The best way to approach a hand like this is to bet the flop — but don't get too aggressive by raising. You could raise all you want on the flop, but if someone has a heart in their hand, chances are he's going to call you, anyway.

You need to understand that it's better to play cautiously on the flop, because there are still two cards to come. If a safe card comes on the turn, you might want to punish your opponent, who is drawing to a flush.

If there are several players in the pot, you might be better off folding right away on the flop. With six callers before the flop, there is a decent chance one of your opponents might hit their flush on the flop. If it's bet and raised in front of you, I would definitely suggest folding.
By Daniel Negreanu
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twizzybop

twizzybop

Legend
The goal is to try to narrow the field by raising aggressively on the flop and then, if the turn card is a bad one (8, 9, 10, J, Q, K), play cautiously, even if that means folding.

This should have been done pre-flop. Yes you want 1-2 callers tops with those KK's but that is about it. If you get everyone to fold it has also served its purpose. If you've raised aggresively pre-flop, you are definatly in good shape when the flop comes that if it does come.

Basically you don't want this to happen If there are several players in the pot, you might be better off folding right away on the flop.
 
gordo30

gordo30

Rock Star
yeh i would agree the aggressive play is a large bet pre flop to narrow the field,if any over cards come then raise the flop to see where exactly you stand.people underestimate the value of the raise it puts you in command of any hand at any point even with low pairs and normally pay,s dividends.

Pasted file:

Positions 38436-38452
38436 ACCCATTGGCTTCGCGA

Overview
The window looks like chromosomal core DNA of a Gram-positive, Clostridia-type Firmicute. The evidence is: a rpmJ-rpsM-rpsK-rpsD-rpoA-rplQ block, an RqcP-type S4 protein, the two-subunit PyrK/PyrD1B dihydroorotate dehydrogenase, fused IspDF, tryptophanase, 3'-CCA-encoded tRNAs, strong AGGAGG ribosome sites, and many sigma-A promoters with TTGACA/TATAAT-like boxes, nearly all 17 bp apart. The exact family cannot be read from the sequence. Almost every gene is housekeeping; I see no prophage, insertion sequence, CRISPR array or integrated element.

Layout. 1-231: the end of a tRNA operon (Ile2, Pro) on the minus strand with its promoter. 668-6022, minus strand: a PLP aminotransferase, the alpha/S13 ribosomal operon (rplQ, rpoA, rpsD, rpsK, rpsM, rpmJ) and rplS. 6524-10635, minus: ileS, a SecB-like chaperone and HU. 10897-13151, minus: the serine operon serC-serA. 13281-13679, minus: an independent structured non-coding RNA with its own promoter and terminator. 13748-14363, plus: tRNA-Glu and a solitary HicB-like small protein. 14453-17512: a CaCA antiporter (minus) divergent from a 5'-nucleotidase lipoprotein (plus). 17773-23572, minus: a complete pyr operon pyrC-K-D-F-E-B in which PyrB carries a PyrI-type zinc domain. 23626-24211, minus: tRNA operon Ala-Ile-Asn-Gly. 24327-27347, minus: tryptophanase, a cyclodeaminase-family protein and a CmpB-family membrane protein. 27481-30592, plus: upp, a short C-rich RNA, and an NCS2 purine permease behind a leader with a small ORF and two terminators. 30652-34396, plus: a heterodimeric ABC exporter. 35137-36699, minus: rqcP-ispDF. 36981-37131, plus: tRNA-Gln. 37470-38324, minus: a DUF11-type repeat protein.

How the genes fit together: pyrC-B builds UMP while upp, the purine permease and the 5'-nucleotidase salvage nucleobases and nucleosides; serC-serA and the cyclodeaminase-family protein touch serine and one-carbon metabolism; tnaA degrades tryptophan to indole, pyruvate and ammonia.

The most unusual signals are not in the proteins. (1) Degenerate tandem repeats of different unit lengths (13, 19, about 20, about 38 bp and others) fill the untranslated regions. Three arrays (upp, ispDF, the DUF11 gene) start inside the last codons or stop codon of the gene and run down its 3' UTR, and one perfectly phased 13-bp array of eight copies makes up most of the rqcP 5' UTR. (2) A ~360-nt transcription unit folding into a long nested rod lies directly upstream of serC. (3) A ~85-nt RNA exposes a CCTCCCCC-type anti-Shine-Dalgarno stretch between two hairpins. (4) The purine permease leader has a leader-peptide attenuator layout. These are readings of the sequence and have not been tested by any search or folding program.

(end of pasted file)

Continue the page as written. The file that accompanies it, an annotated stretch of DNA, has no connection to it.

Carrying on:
tenbob

tenbob

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Limping into a full table with a huge hand is nothing short of criminal, how many times ive seen players with AA or KK limp in, and then berate other players when they lose.

Played in a live game last night, shorthanded with huge blinds and i picked up QQ on the button. At this stage a 3XBB raise was all-in, so thats what i done. I came away with the blinds but a caller would have been fine. Now the BB figured that this was a donk play with queens. He figured i soulld have let him in to see a free flop and hope he gets a piece of it. So by calling, the likehood of the SB calling is high and the BB gets a free flop, and im playing QQ in a 3 way pot.

As it happened a few hands later when i was on the BB with K5o i caught a big piece of the flop when the same guy let me in free, with unraised aces. Only for him to whine about his bad luck in the game. (flop KK2 Turn K )
 
gordo30

gordo30

Rock Star
yeh tenbob that says it all pkt Qs is a good attacking hand but only if your heads up and your up against maybe one live card so bet away.Not sure if i,d go all in with it if the pot had been raised before you though, but knowing me i probably would but thats the gamble in poker sometimes you have to see all 5 cards.